Liddell Hart in effect abandons his own argument by admitting that Sherman might have “augmented McPherson’s army from Thomas’.” However, he then tries to salvage it by asserting that Sherman dared not do this because of “Thomas’ sensitiveness” and the danger of offending the Army of the Cumberland’s “jealous esprit de corps” by detaching units from it to reinforce McPherson. Liddell Hart ignores or overlooks the fact that Thomas himself suggested sending the XX Corps to McPherson when the latter failed to take Resaca or cut the railroad. Sherman, not Thomas, was the one afflicted by “sensitiveness” and a “jealous esprit de corps”. After suffering the humiliation, which rankled him the rest of his life, of having his beloved Army of the Tennessee stopped cold at Missionary Ridge while the Army of the Cumberland broke the Confederate line, he was resolved that the former would play the star role in the next encounter with the enemy.
Decisions like this one and at Kennesaw Mountain and, in fact, every decision where Sherman overruled Thomas’ advice, all totally backfired on him. These results must have galled Sherman considerably, considering he knew that his friend Grant had promoted him over Thomas. It may explain his disparaging comments about Thomas that he made behind Thomas’ back despite the fact that they both considered themselves best of friends. In a letter to Grant written just before he found out about Thomas’ great decisive victory at Nashville, he wrote, “I know full well that Gen. Thomas is slow in mind and in action…”. With ‘friends’ like that no wonder Thomas was lost to history.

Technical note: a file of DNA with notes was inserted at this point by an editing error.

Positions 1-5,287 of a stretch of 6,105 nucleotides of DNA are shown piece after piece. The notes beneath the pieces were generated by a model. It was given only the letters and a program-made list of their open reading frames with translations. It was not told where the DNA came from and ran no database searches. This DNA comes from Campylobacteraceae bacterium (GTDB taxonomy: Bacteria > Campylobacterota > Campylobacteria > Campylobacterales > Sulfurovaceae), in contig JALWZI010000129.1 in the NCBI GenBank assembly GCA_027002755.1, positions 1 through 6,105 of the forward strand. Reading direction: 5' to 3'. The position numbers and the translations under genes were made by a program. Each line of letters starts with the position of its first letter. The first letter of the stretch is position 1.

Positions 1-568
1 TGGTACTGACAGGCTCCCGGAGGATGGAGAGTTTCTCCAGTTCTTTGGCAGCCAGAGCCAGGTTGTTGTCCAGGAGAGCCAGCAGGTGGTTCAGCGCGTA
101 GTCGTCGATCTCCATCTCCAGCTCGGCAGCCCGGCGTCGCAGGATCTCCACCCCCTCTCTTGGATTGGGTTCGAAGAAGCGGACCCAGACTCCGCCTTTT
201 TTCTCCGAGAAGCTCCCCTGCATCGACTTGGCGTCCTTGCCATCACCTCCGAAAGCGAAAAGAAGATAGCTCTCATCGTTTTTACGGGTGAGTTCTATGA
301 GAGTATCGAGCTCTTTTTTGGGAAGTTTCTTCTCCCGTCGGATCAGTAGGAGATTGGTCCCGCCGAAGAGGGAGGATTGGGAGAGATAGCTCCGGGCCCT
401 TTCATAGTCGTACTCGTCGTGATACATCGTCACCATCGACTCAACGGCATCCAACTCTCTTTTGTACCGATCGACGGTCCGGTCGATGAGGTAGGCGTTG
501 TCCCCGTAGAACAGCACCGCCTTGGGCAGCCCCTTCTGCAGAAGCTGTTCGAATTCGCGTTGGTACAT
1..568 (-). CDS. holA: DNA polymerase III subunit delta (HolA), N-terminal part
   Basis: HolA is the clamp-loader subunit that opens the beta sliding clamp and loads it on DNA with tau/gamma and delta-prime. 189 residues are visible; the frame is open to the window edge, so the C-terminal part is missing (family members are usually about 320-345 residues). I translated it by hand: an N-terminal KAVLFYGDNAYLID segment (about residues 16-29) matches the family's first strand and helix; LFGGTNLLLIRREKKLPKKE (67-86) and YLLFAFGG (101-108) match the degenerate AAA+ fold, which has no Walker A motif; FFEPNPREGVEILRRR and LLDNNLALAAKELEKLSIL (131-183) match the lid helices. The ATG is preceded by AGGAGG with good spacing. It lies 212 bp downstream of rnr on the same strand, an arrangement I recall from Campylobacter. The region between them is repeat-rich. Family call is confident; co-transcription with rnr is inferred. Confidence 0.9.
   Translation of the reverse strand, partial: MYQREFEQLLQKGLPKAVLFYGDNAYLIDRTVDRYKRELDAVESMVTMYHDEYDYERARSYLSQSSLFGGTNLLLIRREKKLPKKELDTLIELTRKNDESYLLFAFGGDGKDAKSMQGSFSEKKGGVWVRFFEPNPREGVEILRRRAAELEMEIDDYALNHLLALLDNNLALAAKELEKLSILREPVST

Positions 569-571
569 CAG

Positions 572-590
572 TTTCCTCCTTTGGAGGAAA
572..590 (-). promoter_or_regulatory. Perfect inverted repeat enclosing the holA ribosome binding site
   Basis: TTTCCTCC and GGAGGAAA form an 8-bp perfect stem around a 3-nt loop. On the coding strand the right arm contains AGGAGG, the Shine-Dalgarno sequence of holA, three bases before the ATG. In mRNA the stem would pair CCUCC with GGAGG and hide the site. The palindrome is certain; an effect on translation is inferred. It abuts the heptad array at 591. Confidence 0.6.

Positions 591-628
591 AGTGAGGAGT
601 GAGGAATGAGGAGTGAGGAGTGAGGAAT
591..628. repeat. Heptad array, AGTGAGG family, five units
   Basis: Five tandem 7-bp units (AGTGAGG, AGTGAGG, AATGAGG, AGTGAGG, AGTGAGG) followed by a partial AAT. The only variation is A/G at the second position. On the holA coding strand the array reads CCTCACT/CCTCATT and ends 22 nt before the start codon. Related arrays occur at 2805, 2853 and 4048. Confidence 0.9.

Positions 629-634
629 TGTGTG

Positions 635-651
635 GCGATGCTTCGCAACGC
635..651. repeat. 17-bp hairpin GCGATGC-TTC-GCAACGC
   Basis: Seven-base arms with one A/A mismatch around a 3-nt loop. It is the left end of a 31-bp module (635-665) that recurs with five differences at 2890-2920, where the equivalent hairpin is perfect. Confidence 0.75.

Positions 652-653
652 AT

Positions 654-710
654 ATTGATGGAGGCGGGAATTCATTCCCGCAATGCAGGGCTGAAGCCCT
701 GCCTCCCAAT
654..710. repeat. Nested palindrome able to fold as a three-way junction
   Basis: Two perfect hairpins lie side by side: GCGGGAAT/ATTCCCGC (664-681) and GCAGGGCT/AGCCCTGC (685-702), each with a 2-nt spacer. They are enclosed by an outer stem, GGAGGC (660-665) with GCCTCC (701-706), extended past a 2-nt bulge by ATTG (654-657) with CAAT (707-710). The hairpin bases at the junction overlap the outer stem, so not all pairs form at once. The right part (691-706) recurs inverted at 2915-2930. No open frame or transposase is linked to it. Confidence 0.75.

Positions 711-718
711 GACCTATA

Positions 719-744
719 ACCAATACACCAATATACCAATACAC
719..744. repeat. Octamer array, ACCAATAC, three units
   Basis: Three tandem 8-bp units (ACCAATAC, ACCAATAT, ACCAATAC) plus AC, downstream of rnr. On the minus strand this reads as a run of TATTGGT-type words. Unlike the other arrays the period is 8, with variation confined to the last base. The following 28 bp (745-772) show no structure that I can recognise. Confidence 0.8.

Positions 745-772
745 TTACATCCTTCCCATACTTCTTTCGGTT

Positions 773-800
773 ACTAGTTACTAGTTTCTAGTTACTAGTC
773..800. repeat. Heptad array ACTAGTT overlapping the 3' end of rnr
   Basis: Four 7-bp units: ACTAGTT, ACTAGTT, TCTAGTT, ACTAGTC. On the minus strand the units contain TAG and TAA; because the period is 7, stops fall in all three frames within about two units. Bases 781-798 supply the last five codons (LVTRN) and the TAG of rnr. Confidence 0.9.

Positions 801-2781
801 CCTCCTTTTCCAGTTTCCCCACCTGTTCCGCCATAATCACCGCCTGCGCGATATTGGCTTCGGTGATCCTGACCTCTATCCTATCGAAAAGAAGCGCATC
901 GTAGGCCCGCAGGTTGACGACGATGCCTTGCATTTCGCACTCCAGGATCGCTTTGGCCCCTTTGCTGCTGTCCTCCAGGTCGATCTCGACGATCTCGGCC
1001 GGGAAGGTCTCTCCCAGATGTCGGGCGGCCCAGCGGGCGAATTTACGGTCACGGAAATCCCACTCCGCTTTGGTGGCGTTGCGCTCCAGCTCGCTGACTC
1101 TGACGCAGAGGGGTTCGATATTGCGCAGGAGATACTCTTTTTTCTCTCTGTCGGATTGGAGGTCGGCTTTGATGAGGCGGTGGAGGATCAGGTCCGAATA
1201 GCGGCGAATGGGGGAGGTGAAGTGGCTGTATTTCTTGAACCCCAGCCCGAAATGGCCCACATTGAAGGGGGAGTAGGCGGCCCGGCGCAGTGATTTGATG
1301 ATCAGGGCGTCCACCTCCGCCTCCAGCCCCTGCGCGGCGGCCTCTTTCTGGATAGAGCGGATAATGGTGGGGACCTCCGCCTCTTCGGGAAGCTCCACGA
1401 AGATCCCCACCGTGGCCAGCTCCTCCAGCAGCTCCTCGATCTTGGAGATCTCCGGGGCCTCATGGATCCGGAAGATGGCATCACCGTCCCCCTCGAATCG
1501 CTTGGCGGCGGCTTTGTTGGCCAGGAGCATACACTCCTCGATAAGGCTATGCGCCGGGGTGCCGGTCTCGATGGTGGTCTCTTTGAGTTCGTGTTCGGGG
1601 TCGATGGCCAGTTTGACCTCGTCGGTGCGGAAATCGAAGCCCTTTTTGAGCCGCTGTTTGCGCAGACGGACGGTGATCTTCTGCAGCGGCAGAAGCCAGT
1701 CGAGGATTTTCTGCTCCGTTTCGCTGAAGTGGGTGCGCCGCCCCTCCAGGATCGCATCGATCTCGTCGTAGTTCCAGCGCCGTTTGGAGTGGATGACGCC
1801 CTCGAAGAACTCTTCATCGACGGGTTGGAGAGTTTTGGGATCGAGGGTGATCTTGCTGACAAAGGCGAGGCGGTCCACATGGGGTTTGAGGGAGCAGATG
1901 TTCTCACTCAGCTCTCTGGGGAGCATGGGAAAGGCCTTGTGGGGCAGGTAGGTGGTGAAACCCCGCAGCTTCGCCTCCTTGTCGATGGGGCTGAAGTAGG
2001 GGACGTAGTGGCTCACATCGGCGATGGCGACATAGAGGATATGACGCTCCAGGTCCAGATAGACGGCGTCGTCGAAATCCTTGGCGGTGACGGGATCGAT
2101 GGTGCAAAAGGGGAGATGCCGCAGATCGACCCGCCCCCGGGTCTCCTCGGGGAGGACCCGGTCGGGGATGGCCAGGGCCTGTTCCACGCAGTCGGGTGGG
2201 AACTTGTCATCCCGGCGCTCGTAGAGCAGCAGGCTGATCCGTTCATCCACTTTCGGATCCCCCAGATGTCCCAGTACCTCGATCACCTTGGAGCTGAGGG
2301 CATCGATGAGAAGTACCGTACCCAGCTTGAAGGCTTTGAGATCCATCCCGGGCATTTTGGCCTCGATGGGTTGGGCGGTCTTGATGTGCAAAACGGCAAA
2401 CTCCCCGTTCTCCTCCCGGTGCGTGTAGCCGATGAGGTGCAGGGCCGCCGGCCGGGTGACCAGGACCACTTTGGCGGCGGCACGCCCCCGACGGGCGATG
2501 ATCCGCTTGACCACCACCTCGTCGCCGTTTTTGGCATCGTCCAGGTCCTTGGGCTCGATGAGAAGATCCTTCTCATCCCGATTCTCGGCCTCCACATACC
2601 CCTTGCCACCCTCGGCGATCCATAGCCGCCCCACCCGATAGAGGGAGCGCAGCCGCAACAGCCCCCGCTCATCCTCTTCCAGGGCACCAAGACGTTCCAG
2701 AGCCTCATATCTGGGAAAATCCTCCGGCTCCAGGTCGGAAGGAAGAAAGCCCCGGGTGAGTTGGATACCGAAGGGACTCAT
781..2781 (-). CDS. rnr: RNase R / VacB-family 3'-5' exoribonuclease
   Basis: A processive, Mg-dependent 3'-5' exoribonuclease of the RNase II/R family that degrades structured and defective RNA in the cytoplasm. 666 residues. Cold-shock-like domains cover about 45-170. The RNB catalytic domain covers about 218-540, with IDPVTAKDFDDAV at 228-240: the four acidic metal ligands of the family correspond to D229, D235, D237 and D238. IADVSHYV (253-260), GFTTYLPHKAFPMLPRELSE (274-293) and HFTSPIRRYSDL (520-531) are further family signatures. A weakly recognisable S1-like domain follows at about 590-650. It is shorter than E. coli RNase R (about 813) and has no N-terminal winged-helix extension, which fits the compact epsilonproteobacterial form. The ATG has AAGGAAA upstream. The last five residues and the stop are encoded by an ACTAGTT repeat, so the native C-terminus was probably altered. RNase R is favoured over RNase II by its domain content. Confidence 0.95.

Donn Piatt: Memories of the Men Who Saved the Union. New York & Chicago: Belford, Clarke & Co. 1887
Albert Castel: Decision in the West, The Atlanta Campaign of 1864. Lawrence, KS: University Press of Kansas. 1992
H. V. Boynton: Sherman’s Historical Raid. The Memoirs in the Light of the Record. Cincinnati, OH: Wilstach, Baldwin & Co. 1875
Bob Redman: Sherman’s Worst Day of the War, The Battle of Kennesaw Mountain, 2009
This page has focused on the Federal side of Snake Creek Gap events and the tactical mistakes made by General Sherman. What about the Confederate mistakes of General Johnston and General Wheeler in leaving the Gap undefended in the first place?
For an in-depth look, go to WHY WAS SNAKE CREEK GAP LEFT UNGUARDED. This is an unpublished paper by the Atlanta historian Wilbur G. Kurtz (1882-1967), courtesy of the Atlanta Historical Society, Inc. For non-commercial use only. All rights reserved.